COVID-19: Private sector surma hurts

The COVID-19 pandemic has highlighted some important issues for Suriname’s private sector, such as lack of digitization, financial inclusion, and infrastructure. Suriname’s private sector was already challenged by an unfavorable business climate before COVID-19. It was hoped that 2020 would bring some positive changes. Indeed, 2020 brought change, but not the expected change: the COVID-19 pandemic exacerbated what was already an uncertain socio-economic situation.

To curb the spread of COVID-19 infections Suriname closed its borders on March 13, 2020. This had a direct impact on tourism. Strict social isolation measures at the start of the pandemic also restricted non-essential business operations.

The key findings of the Inter-American Development Bank (IDB) survey are:

46.6 per cent of respondents said they had closed their businesses, either because of the authorities’ requirement or the lack of demand.

The IDB’s online survey found that business closures were highest among hotels and restaurants (79 percent), construction (60 percent), and manufacturing sectors (53 percent). Business closures were also slightly higher for low-income households (Figure 1).

Significant income losses were also found for the construction and manufacturing (60 per cent), commerce and ICT sectors (50 per cent), while the tourism sector registered a 95 to 100 per cent loss of income, according to a survey conducted by the Suriname Trade and Industry Association in June 2020.

The survey found that Suriname had the lowest percentage of respondents who reported access to bank accounts and debit cards during the COVID-19 pandemic, among the IDB’s six Caribbean member states (Jamaica, Suriname, Guyana, The Bahamas, Barbados and Trinidad and Tobago). Only 52.2 per cent of respondents indicated they had access to a bank account (compared to an average of 73 per cent of respondents for the region), and an even lower proportion (29 per cent of respondents ) had access to a debit card, compared to an average of 70 percent of respondents for Caribbean countries belonging to the IDB.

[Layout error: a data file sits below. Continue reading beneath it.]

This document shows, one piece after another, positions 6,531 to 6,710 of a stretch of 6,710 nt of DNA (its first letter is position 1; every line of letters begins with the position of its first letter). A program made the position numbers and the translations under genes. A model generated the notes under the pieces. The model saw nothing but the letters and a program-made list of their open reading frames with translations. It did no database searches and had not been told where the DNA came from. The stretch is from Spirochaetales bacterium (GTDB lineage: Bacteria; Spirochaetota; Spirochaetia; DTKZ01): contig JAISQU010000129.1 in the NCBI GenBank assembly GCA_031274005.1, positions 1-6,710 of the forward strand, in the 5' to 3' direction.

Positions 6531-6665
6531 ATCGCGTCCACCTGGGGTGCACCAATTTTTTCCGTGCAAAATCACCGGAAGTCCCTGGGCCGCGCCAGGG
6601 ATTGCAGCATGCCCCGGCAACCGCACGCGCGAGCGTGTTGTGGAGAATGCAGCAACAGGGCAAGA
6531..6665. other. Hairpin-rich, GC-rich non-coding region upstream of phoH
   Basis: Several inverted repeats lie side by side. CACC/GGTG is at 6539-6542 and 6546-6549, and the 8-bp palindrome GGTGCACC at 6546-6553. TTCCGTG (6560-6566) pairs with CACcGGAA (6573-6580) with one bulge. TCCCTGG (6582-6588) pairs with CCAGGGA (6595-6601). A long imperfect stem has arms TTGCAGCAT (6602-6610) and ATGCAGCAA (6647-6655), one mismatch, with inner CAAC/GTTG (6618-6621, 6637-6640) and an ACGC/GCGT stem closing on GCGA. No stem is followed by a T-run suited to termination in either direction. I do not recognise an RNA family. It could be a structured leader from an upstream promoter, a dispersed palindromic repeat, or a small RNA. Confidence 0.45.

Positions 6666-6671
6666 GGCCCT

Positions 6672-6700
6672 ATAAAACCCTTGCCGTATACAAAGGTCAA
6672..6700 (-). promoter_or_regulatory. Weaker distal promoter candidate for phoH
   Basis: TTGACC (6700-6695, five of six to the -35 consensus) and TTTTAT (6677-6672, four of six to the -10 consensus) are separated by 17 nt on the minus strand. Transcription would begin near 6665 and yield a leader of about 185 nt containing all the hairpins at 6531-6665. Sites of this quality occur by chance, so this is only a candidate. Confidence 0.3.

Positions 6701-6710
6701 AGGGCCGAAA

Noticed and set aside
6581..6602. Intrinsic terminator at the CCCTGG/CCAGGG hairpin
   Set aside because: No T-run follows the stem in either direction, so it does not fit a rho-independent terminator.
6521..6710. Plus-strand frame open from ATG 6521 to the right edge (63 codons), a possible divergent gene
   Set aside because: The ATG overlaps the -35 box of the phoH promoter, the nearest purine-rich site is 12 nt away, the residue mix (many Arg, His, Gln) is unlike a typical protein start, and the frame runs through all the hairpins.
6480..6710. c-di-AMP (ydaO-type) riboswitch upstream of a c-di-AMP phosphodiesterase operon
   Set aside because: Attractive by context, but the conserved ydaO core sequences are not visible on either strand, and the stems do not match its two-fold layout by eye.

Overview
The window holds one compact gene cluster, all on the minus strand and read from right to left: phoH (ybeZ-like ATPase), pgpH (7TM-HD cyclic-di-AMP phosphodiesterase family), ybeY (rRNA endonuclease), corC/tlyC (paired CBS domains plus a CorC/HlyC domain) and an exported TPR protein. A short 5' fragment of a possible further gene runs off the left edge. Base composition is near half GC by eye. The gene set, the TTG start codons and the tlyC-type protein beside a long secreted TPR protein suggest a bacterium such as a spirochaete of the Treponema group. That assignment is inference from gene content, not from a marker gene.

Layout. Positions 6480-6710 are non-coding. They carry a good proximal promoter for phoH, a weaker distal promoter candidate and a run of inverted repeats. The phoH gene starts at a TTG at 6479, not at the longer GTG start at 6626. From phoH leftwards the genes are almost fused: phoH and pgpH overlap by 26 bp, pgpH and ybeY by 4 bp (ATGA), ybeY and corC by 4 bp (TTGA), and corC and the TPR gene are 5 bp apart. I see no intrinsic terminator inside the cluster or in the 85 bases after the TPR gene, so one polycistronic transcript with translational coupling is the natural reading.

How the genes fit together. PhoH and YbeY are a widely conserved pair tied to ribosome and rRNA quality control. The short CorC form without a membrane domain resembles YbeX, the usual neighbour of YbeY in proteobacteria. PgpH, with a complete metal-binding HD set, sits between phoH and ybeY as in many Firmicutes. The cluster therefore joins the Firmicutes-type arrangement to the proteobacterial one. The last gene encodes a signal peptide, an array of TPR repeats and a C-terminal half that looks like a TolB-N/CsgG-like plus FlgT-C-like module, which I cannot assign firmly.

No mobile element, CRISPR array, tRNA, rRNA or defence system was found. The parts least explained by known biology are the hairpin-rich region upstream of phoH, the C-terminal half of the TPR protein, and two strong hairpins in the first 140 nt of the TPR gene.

Globally, businesses are adapting to the “new normal” of doing business (working remotely whenever possible and ensuring social distance in the workplace), making adequate infrastructure and digital services extremely important for continuity business, durability and success. To facilitate adaptation to the new normal, there are some important areas that Suriname should continue to move forward with:

I. Getting more people online and making progress towards universal internet access can go a long way in helping businesses and individuals in Suriname thrive in a post-pandemic world.

II. Digitizing public services: The pandemic has accelerated many of the digital transformation processes of public services that were anticipated to be more gradual. This trend is likely to bring important benefits in terms of greater savings, greater efficiency and transparency, and a more agile public sector in service delivery.

III. Financial inclusion: The COVID-19 pandemic emphasized the importance of financial inclusion and financial technology services to small businesses and vulnerable sections of society.

IV. Continue to improve access to infrastructure and reduce inequalities in access to basic services. This can help support inclusive socio-economic recovery.

Author: Jeetendra Khadan, Suriname Country Economist, Department of the Caribbean, Inter-American Development Bank.

This article has been edited to address space considerations.